Sexual preference discrimination is seen when after George tries to arrange a wedding for Nadir, this oldest son. Although Nadir followed the idea until the last minute, he ran away in the middle of this wedding party and as his family would not forgive him, he decides to move to another city and start a new life. George had already disowned him and believes he has disgraced his family after finding out he was living with his male partner.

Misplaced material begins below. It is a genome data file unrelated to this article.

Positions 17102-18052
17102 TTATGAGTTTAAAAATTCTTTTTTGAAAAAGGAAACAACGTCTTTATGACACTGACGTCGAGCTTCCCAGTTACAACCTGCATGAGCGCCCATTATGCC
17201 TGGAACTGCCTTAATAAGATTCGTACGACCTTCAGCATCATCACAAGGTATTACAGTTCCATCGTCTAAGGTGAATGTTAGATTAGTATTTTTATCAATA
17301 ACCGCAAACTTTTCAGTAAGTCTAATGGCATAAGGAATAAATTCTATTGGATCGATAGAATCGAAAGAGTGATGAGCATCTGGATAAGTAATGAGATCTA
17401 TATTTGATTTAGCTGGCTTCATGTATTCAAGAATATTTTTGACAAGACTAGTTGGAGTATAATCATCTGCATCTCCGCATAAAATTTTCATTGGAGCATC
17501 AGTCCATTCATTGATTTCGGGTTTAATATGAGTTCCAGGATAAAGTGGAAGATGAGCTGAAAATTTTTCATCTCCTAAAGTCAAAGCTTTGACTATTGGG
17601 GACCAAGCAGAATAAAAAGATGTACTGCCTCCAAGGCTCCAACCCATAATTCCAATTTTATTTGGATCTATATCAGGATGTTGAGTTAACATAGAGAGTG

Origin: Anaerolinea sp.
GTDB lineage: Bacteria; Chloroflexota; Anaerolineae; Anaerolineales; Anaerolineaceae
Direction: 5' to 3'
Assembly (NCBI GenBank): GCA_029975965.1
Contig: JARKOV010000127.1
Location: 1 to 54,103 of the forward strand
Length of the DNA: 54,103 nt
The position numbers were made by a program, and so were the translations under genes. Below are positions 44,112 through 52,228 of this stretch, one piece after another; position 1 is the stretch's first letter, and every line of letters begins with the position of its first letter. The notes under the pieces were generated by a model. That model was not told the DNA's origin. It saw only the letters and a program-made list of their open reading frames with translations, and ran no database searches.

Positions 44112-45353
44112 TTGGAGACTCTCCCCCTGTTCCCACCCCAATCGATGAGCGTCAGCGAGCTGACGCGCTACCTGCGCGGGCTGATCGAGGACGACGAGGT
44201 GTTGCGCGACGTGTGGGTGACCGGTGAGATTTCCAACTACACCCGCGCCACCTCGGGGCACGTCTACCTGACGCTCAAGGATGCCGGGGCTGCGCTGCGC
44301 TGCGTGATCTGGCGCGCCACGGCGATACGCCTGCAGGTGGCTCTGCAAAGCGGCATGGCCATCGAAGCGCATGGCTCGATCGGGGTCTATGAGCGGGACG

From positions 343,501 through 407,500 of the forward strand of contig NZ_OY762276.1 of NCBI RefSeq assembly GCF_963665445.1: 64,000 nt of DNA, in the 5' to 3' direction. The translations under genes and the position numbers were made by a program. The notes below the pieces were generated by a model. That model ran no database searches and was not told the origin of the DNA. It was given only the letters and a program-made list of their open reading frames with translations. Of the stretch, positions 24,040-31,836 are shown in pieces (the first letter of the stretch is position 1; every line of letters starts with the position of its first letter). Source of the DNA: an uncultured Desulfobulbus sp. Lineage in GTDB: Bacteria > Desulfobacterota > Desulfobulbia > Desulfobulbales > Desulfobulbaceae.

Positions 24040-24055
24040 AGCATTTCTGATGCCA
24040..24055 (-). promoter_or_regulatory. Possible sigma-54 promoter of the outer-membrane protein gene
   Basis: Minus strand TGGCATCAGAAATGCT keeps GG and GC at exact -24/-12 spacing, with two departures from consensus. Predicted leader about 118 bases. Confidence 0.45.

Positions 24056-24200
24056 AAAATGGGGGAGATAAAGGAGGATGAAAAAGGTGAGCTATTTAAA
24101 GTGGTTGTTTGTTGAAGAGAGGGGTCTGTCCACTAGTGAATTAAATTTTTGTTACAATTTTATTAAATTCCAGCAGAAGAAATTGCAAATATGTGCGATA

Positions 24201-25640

Religion discrimination is seen from the beginning until the end of the film, from both British and Pakistani side. The film starts with a Christian parade in which all George’s children are happily taking part on until they find out their father is around and they are forced to hide as he would never accept another religion apart from the Islam. However, we can also realise that British people do not respect the Islamic religion, especially when at some point in the film a priest says “God bless” to George and he replies “and Allah be with you”. Gender discrimination is seen throughout the whole film, especially with the mother Ella, who tolerates the threats of George bringing his first wife from Pakistan to England and respects the Islamic and Pakistani traditions even if her husband does not respect hers. George, due to his religion and culture, sees himself as the “chief of the family” as he is the man who provides for his wife and kids, therefore he thinks he is the only one who can make decisions at home, and that is clearly seen when he threatens to beat one his sons during an argument because the son looked at his mother hoping she would say something against his father. Ella has no chances to pronounce herself against George and when she tries to do it, he leaves her with a black eye. Racial/xenophobic discrimination is the main point of the whole film, as George comes from Pakistani and lives in a city where most of British people, especially the older ones, do not “accept” foreigners (for example, Ernest’s grandfather is very racist and advertises Enoch Powell coming to talk in the city, a very known man